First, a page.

There was also a trail heading away from the visitor center exploring Oregon trail history. We decided we had had enough hiking for one day. Our friend who was traveling with us reported that when he was a teenager, he had hiked the whole thing with family members and they saw 4 rattlesnakes on the way! Lucky for us, it was a nice cool day and we think any snakes were in their burrows. I would definitely recommend finding a nice cooler day to make this hike — not just to avoid snakes, but because the walk was much more pleasant!
Although there wasn’t a lot of extra experiences and things to do, we would still highly recommend Scottsbluff as a very unique and beautiful hike! The concept of hiking a bluff is very different than just tackling hills, or even mountains.
Continuing on the “Freeway”
We traveled north after our Scottsbluff climb to continue on the Fossil Freeway. Next in our path was Agate Fossil Beds. Unfortunately for us, this was also closed (also at 4 pm), The visitor center was large, and looked nice…from what we could see from the window. (It was also a passport stop).
There was a trail that led away from the visitor center – I didn’t go far down it as it appeared mostly to just discuss the habitat and marshlands that the Niobrara river fed into. Interesting – but not a high priority for kids! As we drove out, there was another trail we could have taken and look at the layers where the fossils had been uncovered. Again, though, it was late, and there didn’t appear to be a whole lot to see.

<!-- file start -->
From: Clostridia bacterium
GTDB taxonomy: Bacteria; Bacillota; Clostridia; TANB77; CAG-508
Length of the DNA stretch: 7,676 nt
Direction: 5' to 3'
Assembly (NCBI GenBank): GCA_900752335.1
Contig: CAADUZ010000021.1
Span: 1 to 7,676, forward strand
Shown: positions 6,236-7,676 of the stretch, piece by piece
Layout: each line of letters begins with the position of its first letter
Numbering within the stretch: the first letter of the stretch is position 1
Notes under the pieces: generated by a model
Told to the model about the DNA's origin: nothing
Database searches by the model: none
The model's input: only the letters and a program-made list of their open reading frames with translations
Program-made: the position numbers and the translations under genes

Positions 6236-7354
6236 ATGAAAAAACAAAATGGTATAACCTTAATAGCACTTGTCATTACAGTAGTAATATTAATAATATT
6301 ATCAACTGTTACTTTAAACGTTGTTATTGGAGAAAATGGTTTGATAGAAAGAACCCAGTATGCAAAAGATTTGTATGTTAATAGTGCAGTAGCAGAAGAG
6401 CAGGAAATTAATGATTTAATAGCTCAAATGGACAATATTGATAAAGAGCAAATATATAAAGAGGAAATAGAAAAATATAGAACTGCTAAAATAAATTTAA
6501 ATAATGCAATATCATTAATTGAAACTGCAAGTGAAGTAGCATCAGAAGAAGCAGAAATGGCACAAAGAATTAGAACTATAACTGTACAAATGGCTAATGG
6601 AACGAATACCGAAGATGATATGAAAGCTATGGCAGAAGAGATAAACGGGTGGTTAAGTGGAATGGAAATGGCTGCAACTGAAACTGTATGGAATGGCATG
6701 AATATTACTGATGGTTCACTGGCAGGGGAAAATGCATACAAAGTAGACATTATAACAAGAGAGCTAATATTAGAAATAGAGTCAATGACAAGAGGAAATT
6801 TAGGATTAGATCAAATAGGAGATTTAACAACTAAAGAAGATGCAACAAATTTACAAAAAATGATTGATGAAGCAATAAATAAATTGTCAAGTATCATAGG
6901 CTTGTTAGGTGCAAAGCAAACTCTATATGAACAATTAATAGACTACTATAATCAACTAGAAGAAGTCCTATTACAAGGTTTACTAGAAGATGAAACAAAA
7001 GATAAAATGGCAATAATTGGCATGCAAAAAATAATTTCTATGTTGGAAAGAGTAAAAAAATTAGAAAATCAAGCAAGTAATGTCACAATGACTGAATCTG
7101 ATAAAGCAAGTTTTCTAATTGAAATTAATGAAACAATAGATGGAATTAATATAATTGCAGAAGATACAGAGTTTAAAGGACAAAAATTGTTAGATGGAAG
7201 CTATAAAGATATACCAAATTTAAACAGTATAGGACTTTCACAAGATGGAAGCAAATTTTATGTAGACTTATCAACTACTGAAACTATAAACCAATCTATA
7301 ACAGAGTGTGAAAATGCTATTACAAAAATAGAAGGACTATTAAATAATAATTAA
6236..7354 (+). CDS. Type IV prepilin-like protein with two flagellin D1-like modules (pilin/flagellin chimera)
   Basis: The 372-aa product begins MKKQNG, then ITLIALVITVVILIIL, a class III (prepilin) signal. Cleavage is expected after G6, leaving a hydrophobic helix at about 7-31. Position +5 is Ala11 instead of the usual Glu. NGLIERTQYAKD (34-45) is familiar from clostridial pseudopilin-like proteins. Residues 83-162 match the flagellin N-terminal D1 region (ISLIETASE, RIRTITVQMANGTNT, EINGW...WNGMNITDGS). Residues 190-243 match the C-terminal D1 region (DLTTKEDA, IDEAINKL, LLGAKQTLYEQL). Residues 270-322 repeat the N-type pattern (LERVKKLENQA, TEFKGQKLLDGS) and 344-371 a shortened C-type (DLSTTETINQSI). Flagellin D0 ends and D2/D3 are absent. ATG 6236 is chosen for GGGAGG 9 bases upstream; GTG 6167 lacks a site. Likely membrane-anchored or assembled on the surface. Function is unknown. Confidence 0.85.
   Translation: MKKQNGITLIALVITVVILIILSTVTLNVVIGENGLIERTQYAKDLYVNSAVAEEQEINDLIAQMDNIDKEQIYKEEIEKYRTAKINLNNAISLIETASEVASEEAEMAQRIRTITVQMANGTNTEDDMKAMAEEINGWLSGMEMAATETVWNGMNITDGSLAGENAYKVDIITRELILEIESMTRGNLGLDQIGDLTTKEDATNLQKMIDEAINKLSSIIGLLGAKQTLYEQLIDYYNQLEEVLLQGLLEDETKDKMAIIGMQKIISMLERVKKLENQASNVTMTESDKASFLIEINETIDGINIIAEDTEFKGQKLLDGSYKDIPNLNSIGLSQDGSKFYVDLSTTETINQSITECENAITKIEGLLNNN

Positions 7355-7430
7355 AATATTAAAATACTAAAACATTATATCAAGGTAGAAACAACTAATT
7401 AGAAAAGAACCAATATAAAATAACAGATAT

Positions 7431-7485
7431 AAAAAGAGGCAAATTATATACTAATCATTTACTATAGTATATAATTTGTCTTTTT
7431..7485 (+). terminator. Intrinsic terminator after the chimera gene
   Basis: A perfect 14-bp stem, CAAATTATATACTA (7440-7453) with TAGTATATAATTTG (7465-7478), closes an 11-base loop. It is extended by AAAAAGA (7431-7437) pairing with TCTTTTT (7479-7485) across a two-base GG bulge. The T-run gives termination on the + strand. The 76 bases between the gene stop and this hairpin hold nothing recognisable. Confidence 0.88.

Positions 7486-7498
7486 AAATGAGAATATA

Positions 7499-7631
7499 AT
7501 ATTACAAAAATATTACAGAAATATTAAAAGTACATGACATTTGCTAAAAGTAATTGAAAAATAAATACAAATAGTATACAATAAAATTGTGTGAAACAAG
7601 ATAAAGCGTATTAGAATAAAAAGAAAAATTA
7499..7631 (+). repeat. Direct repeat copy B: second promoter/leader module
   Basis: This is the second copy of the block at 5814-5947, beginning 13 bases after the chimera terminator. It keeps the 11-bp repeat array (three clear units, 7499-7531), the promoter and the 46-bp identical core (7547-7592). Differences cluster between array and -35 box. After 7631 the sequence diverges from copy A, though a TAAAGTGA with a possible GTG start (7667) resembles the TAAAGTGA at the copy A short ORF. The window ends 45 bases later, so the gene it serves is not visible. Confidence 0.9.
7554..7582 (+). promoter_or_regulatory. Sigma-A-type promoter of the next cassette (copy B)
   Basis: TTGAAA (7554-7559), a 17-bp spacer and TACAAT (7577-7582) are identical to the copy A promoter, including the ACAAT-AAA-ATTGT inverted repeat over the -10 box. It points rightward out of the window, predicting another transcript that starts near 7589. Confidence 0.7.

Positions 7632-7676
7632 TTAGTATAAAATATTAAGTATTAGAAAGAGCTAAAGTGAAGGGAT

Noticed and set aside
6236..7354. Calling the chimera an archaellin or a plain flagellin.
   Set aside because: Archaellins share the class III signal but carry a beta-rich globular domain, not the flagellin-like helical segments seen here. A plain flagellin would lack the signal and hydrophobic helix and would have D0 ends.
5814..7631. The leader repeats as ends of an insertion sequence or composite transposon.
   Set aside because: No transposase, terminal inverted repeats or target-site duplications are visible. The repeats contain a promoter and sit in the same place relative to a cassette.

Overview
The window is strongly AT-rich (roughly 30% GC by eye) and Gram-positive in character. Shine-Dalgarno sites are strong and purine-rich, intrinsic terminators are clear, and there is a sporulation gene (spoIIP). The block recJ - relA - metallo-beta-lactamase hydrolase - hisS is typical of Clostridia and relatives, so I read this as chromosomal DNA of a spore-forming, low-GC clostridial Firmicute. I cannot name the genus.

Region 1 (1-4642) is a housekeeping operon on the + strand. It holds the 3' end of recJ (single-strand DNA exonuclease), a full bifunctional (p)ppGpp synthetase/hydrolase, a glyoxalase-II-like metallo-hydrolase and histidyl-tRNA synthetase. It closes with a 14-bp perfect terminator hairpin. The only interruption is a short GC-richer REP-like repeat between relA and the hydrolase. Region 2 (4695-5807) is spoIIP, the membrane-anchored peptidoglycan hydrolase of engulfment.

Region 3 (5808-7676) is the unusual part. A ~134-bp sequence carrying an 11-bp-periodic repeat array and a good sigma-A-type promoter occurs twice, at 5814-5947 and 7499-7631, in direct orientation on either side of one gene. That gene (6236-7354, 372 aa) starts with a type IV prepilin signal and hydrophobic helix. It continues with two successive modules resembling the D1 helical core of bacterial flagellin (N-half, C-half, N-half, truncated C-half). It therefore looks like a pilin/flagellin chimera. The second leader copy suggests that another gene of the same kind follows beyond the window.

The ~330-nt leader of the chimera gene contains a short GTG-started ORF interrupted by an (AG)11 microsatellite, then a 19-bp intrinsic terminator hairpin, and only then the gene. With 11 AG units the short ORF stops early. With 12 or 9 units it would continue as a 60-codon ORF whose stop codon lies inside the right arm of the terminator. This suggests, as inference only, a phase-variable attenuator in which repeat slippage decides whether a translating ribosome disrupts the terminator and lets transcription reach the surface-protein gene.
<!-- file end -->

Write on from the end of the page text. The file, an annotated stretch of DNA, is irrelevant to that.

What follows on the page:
There truly was nothing else in the area. In fact, information warned to fill up with gas around the time we left the Scottsbluff area since there is a stretch of a couple hours’ drive with no option to do so. We drove for miles and miles without seeing any vehicles. It may have been over an hour before we saw a vehicle.
Agate Fossil beds is not an active dig site, but is described to be very well preserved. We can’t make a full recommendation, having not seen the visitor center, but from what we could see – we would recommend this as an “if it’s on the way” to somewhere stop.
And it’s a Loooong Way There…
After Agate Fossil Beds (and because it was getting later into the night), the drive in the sandhills seemed very long and tedious. It would have been much prettier in the daylight. I think ranchers are about the only people living in the area. Harrison, NE was pretty much a bump in the road, so there really was nothing until we made it to Crawford. Crawford had a cute little Drive In restaurant – Staab’s Drive Inn – also a passport stop where we enjoyed some ice cream to tide us over. We had planned to grill at our destination for the night, but that ended up being quite late. The service was super friendly, but pretty slow. We have been told that is just the western Nebraska way.
After more driving and some rough dirt roads, we finally made it to our destination – High Plains Homestead. The very kind owner just let us know the lights were on and that we would check in completely in the morning.
More on High Plains in day 2….we did manage to unpack and cook some dinner, but sleep was the priority at the end of this long day! We planned distances appropriately – but not the time it took to do things!